Noninvasive detection of misfolded proteins in the brain using [11C]BF-227 PET

Nobuyuki Okamura, Katsutoshi Furukawa, Shozo Furumoto, Hiroyuki Arai, Manabu Tashiro, Yukitsuka Kudo, Kazuhiko Yanai

Research output: Chapter in Book/Report/Conference proceedingChapter

Abstract

Alzheimer's disease (AD) and many other neurodegenerative disorders belong to the family of protein misfolding diseases. These diseases are characterized by the deposition of insoluble protein aggregates containing an enriched β-sheet structure. To evaluate PET amyloid-imaging tracer [11C]BF-227 as an agent for in vivo detection of various kinds of misfolded protein, a [11C]BF-227 PET study was performed in patients with various protein misfolding diseases, including AD, frontotemporal dementia (FTD), dementia with Lewy bodies (DLB), sporadic Creutzfeldt-Jakob disease (sCJD) and Gerstmann-Sträussler-Scheinker disease (GSS). BF-227 binds to β-amyloid fibrils with high affinity. Most of the AD patients showed prominent retention of [11C]BF-227 in the neocortex. In addition, neocortical retention of BF-227 was observed in the subjects with mild cognitive impairment who converted to AD during follow-up. DLB patients had elevated [11C]BF-227 uptake in the neocortex. However, FTD and sCJD patients showed no cortical retention of [11C]BF-227. Patients with multiple system atrophy had elevated BF-227 binding in the putamen. Finally, GSS patients had elevated BF-227 uptake in the cerebellum and other brain regions. This chapter confirms that BF-227 can selectively bind to α-synuclein and prion protein deposits using postmortem brain samples. Based on these findings, [11C]BF-227 is not necessarily specific for β-amyloid in AD patients. However, this tracer could be used to detect various types of protein aggregates in the brain.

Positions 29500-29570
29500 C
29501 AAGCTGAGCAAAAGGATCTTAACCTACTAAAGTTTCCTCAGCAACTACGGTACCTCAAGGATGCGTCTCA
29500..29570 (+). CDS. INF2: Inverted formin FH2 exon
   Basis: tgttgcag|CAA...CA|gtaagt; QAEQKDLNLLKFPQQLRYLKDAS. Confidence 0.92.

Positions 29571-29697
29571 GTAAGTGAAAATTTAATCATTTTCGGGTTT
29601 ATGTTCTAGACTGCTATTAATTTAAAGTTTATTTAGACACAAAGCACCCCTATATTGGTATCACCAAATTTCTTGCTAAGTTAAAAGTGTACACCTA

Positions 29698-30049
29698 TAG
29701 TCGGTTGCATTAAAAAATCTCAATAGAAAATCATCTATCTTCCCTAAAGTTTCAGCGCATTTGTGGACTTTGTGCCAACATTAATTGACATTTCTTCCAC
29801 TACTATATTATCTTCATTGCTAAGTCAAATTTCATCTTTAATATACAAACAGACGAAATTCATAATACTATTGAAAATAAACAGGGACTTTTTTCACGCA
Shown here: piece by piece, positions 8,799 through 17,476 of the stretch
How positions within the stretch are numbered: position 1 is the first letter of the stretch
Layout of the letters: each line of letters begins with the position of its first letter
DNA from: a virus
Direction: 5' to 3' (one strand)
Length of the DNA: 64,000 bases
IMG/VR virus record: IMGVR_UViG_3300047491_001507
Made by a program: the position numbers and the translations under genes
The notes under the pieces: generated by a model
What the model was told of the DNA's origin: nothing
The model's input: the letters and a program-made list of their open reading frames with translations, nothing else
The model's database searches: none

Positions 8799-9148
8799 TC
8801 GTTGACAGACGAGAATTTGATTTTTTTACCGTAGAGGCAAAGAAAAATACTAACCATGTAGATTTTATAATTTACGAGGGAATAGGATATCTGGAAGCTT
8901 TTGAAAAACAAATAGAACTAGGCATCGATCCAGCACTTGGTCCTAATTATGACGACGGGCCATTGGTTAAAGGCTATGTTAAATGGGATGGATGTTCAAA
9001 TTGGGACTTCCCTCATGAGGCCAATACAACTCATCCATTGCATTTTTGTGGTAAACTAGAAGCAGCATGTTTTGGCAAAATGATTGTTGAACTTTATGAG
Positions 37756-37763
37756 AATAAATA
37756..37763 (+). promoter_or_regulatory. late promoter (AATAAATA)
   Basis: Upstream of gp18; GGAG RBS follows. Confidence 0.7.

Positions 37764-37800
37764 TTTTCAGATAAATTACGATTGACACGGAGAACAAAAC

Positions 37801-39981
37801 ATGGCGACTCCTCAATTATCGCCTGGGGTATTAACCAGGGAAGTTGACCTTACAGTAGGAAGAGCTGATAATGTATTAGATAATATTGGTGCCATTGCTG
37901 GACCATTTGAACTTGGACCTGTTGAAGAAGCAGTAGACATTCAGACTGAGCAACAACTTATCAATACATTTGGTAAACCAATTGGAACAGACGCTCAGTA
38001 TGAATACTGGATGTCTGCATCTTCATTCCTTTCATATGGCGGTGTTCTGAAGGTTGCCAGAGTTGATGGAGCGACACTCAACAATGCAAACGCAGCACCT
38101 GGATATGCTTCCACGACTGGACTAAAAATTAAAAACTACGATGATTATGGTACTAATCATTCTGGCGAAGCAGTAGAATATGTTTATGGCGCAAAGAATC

Original languageEnglish
Title of host publicationBioinformatics
Subtitle of host publicationConcepts, Methodologies, Tools, and Applications
PublisherIGI Global
Pages438-445
Number of pages8
Volume1
ISBN (Electronic)9781466636057
ISBN (Print)1466636041, 9781466636040
DOIs
Publication statusPublished - 2013 Mar 31

ASJC Scopus subject areas

  • Computer Science(all)
  • Medicine(all)

Fingerprint Dive into the research topics of 'Noninvasive detection of misfolded proteins in the brain using [<sup>11</sup>C]BF-227 PET'. Together they form a unique fingerprint.

Cite this